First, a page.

A - XMAS 2009

Dear ACID Member ….

So what happened in the world of IP in 2009? The good news is that intellectual property would appear to have gained a much higher profile and recognition by the Government’s policy makers. The bad news is that there is still no apparent cohesion between The Treasury, The Ministry of Justice and the UKIPO (through BIS) in fully protecting and valuing UK brands and the intellectual property they create. Few would deny the exciting transformation from a nation of shopkeepers into a nation of knowledge based entrepreneurs, so Government would do well to support this emerging pot of gold. Singing from the same hymn sheet by tangibly recognising the value to the economy of British brands wouldn’t be a bad start for any new Government!

Running parallel to a knowledge based economy come the pariahs and those who steal ideas and free ride on IP equity. It would be true to say that having waited for 2 years to see an improvement in exemplary damages for IP theft, the Ministry of Justice “disappointed” us by paying scant attention to providing a punitive award of damages to deal with escalating intellectual property infringement. It has also woefully failed to acknowledge, or recognise, the devastating effects this can have on micro and SME entrepreneurs. Whilst everyone would applaud the UKIPO’s policy of IP awareness, protection and registration, no-one can deny that for the majority, taking legal action against IP infringement is out of the reach of the majority. At present the Civil Justice system is inaccessible and time consuming and does not move in line with commercial needs. Business demands a much more robust framework for regulation and enforcement which has thus far been sidelined. We look to the Ministry of Justice to improve the Civil Justice system and to act decisively on recommendations from the long awaited Jackson Review on the civil justice system. Actions speak louder than words.

The Treasury would be wise to put a higher priority on their support of micro enterprises and SME’s (who make up 99% of our UK businesses) by giving them the right tax incentives to attract inward investment and ensure easier access to start-up funds. It is only 50 years ago that being a designer was considered to be one step above train spotting. Design’s evolution and meteoric rise in economic importance (and acknowledgement) has come about by the support of many design champions, not least, HRH the Duke of Edinburgh. Presenting the 50th Design Council awards at Buckingham Palace to Andrew Ritchie, The Duke of Edinburgh said he richly deserved this coveted accolade for the quality and usability of the inventive Brompton folding bicycle.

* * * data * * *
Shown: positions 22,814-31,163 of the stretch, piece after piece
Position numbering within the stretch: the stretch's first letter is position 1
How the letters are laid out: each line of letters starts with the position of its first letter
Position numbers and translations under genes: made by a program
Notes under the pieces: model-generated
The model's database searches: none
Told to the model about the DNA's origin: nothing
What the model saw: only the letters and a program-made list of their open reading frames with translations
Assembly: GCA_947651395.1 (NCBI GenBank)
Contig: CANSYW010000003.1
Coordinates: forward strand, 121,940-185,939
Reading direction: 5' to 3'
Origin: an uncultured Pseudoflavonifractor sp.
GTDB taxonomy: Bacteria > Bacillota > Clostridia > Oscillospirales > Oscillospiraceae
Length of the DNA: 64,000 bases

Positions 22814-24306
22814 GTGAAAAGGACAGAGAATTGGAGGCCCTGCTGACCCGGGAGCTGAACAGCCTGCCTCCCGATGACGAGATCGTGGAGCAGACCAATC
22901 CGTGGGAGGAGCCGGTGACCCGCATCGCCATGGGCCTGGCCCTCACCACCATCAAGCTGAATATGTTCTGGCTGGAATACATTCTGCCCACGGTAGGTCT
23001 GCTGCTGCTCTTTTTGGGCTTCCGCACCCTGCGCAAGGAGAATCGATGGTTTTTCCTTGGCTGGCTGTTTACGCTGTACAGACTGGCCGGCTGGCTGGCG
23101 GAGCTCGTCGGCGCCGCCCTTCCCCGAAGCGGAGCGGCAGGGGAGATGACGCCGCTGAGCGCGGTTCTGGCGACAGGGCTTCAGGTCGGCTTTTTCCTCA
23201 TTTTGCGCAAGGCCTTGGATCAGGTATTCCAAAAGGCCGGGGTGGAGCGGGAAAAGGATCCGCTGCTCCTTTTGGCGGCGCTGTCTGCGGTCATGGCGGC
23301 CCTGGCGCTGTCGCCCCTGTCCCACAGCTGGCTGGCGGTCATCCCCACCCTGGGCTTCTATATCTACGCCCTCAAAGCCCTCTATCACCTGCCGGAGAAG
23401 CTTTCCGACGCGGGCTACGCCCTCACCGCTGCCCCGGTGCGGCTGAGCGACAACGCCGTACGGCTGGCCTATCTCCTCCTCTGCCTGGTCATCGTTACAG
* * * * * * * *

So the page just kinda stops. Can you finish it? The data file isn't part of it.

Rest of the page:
At the recent “Branding in a modern economy conference”, the new Director of Trade Marks and Design, Andrew Layton, admitted that whilst preparing for the conference, he googled “Government Policy on Branding” and found nothing! Not a surprise to the more cynical amongst us but there was hope, when he reinforced that now is the time to match policy with business needs, to emerge through recession into an improved and changed global market competitiveness, through UK brands. Layton finished by saying,

“There is a commitment to press for a review on the issue of look alike packaging in line with Gowers’ recommendation.” At last, through Andrew Layton on behalf of a Government agency, there has been a public commitment – regarding the importance of brands – to listen, understand, consider and act. Hooray!

On a much more practical and grass roots level, prevention and deterrence provide a sound IP strategy so if you are unlucky enough to be in an intellectual property dispute, whether it concerns the ownership of graphics, the terms of a licence/royalty agreement or someone has broken the terms of a confidentiality agreement, the devil is in the detail. It’s the small print which counts in your commercial relationships and allows you to address these hiccups more easily. It makes absolute sense to spare a few moments to see how healthy all your agreements are and where your intellectual property is at risk. After all, everyone is in business to grow and develop business relationships, which will provide a return on investment for the time spent. Successful entrepreneurs need to be reassured that the precious commodity that is intellectual property or “know-how” is protected as much as it can be.

And a personal request! Many of you have supported the two Number 10 petitions to strengthen and improve design laws, if so thank you (and could you get another 5 to sign up!). if not……there is no better time than the present!

And finally, a huge thank you to all the wonderful team at ACID and to our Accredited law firms, DMH Stallard and McDaniel & Co, all of whom have absolutely given their best shot this year!

 Let’s hope that 2010 is the best – safe trading!


Dids CP 022

Dids Macdonald, CEO ACID

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